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Many people are devoting Labor Day weekend to rest or recreation. Not me. I thought investing some time to talk about work right now on the verge of a holiday to honor social and economic achievements of American workers made sense. So here on a Sunday, I’m going to share some ways my fellow actors can find opportunities to be of service in the coming week.

The messages in this space tend to speak to newcomers to acting but this time I am expanding my reach. This topic is far more inclusive. It’s especially important for veteran stage and screen actors to remember they’re here to serve their local, regional, and national communities, too.

I came up with a list of 10 ways any actor can be or become an actor of service. That’s where service to others is an intention, not a by-product of your career. You will see how you can begin doing any of these 10 on the list, one at a time perhaps, and start to incorporate them into your daily schedules. 

10 Ways to be an Actor of Service

  1. Look at someone else’s work and give feedback. It might be a demo reel, a clip, or a short film. Take the time to watch and share some constructive thoughts, not just empty praise.
  2.  Offer a ride. Traveling for auditions can be expensive. If you have a vehicle, offer to bring another actor to the same audition.
  3. Offer to be a reader. Taped auditions almost always require a reader. Let peers know you’re willing to read for them before the need arises.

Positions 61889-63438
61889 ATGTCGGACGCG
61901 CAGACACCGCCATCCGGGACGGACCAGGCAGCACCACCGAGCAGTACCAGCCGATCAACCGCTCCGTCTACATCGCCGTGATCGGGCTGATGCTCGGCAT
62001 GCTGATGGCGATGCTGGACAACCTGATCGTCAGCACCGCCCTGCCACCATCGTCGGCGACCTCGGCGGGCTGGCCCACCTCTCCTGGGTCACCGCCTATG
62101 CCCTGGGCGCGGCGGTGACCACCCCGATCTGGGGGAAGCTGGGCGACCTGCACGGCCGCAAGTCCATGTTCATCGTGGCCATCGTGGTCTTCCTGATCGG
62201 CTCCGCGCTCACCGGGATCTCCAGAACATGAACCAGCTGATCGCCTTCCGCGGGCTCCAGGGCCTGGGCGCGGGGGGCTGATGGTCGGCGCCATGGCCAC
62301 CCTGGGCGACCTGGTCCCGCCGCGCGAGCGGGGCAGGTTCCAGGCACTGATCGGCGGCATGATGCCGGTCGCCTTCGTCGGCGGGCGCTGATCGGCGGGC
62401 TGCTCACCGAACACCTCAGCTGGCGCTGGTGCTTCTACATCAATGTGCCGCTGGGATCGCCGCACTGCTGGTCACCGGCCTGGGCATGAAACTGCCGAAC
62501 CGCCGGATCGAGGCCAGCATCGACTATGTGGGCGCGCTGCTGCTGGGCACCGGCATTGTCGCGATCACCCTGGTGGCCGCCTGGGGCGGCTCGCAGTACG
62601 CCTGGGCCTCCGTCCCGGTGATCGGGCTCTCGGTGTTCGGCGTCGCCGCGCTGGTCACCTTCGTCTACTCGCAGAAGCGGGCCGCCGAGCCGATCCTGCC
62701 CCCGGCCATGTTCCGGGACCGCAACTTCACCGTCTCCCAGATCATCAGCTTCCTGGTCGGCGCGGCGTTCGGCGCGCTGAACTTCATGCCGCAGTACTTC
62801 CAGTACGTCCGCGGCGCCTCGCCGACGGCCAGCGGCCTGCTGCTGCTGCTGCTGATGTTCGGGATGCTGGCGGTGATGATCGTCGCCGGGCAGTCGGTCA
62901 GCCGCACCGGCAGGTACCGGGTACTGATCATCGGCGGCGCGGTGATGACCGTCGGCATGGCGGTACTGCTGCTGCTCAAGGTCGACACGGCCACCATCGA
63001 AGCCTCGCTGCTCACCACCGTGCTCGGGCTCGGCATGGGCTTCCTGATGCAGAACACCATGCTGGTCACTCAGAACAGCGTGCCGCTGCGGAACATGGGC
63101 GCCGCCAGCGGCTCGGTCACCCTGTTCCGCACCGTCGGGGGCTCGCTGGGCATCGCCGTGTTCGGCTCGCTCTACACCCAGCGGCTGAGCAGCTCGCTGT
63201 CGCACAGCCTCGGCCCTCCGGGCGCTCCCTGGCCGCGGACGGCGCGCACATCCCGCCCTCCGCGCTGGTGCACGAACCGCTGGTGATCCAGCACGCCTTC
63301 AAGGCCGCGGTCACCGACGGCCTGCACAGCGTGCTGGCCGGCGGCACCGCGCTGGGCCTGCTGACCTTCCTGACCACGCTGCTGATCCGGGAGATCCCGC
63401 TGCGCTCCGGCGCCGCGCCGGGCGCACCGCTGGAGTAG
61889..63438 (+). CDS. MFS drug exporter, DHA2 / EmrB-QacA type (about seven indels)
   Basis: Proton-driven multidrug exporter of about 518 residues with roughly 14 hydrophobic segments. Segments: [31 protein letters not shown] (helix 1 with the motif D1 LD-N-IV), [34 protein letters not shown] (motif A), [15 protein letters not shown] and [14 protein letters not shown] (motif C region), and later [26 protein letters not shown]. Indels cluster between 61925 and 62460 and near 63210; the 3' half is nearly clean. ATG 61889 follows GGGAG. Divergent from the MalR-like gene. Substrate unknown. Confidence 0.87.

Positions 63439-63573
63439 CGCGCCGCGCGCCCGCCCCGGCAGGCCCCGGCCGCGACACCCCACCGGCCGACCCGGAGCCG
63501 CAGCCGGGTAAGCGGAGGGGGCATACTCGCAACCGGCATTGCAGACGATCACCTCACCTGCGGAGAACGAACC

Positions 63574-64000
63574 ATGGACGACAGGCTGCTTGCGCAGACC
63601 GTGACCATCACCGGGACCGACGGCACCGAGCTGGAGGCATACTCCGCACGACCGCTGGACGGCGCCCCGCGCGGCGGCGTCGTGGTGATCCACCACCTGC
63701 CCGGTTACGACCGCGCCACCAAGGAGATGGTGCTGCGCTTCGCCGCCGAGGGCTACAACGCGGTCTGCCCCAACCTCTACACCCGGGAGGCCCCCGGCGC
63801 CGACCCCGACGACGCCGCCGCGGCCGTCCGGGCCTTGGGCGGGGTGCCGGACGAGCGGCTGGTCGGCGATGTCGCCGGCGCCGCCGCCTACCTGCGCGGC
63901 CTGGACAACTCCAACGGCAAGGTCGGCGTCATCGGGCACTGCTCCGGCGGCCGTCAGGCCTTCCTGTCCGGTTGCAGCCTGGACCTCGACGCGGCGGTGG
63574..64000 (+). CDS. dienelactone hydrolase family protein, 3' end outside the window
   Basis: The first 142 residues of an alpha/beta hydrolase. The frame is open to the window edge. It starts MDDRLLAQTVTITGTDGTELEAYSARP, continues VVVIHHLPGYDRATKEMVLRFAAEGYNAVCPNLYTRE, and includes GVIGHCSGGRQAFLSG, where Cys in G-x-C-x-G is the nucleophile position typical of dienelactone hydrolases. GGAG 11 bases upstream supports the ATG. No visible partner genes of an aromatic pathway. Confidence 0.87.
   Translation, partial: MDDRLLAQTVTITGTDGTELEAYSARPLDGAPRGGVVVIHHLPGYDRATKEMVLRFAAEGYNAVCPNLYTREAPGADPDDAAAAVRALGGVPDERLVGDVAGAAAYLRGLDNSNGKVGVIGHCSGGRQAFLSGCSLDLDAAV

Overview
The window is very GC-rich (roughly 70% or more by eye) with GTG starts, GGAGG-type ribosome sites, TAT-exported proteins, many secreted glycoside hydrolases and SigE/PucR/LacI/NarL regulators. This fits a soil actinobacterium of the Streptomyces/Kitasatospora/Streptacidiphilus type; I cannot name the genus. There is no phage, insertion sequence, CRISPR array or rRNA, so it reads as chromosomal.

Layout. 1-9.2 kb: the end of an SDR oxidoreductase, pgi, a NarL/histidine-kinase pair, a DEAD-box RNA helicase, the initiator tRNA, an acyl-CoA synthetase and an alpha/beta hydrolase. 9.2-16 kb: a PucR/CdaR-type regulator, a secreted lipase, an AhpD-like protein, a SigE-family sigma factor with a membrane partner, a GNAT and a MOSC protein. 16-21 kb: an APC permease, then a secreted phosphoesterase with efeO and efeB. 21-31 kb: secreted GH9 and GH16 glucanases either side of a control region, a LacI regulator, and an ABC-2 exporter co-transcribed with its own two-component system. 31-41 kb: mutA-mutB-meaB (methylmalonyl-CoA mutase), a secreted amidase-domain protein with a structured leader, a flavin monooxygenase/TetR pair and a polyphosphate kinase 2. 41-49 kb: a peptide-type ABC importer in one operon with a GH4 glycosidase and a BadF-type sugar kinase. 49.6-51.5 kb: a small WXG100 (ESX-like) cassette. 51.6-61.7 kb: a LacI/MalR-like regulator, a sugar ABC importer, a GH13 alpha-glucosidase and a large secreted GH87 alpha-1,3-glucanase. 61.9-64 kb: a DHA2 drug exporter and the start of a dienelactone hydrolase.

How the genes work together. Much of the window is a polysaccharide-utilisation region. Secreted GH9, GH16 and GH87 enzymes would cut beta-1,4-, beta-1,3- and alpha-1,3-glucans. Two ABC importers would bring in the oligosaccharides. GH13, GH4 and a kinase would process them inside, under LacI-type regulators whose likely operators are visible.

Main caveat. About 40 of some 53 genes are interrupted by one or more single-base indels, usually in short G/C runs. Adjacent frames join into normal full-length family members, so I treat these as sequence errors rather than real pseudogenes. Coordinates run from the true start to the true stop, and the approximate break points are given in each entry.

4. Host or organize an event. Hosting a gathering could help your acting community create connections. Organizing a table read could do the same, while focused on giving the writer a chance to hear the script come to life, get feedback from the actors, and move forward in strengthening all parts of the story.
  5. Refer an actor to a job. When you see a casting that seems to describe actors you know, tell them about it.
  6. Use social media to promote a person other than yourself or a project you’re not in.  Creating good relationships in this business is perhaps the most valuable act you’ll ever do.
  7. Create a list of actors whose work you value and whose work ethic you would endorse. At some point, you may be asked if you know anyone who would fit the role—and talent alone is not the deciding factor.
  8. Attend networking events as a connector, not a promoter. Give yourself the task of connecting people who could be beneficial to each other rather than spending the evening selling yourself.
  9. Find ways to use your acting skills to help others. Your ability to memorize lines, improvise, or speak comfortably in public could be used to help youth or adults in your community, for example.
  10. Organize a group of actors to volunteer together. This is a whole other kind of service, service to an organization or a community. It’s helpful to show people outside of the business that actors know how to give in other ways.

In my career, I have done each one of these and I have benefited from others who have done the same. Just last month, an actor friend spotted a film casting suitable for me, prompting me to contact my agent and get invited to submit for the role. My hope is that you will become one of these people who invests in relationships, mutually beneficial ones, and aim to make lasting contributions to our industry.

Happy Labor Day!

 

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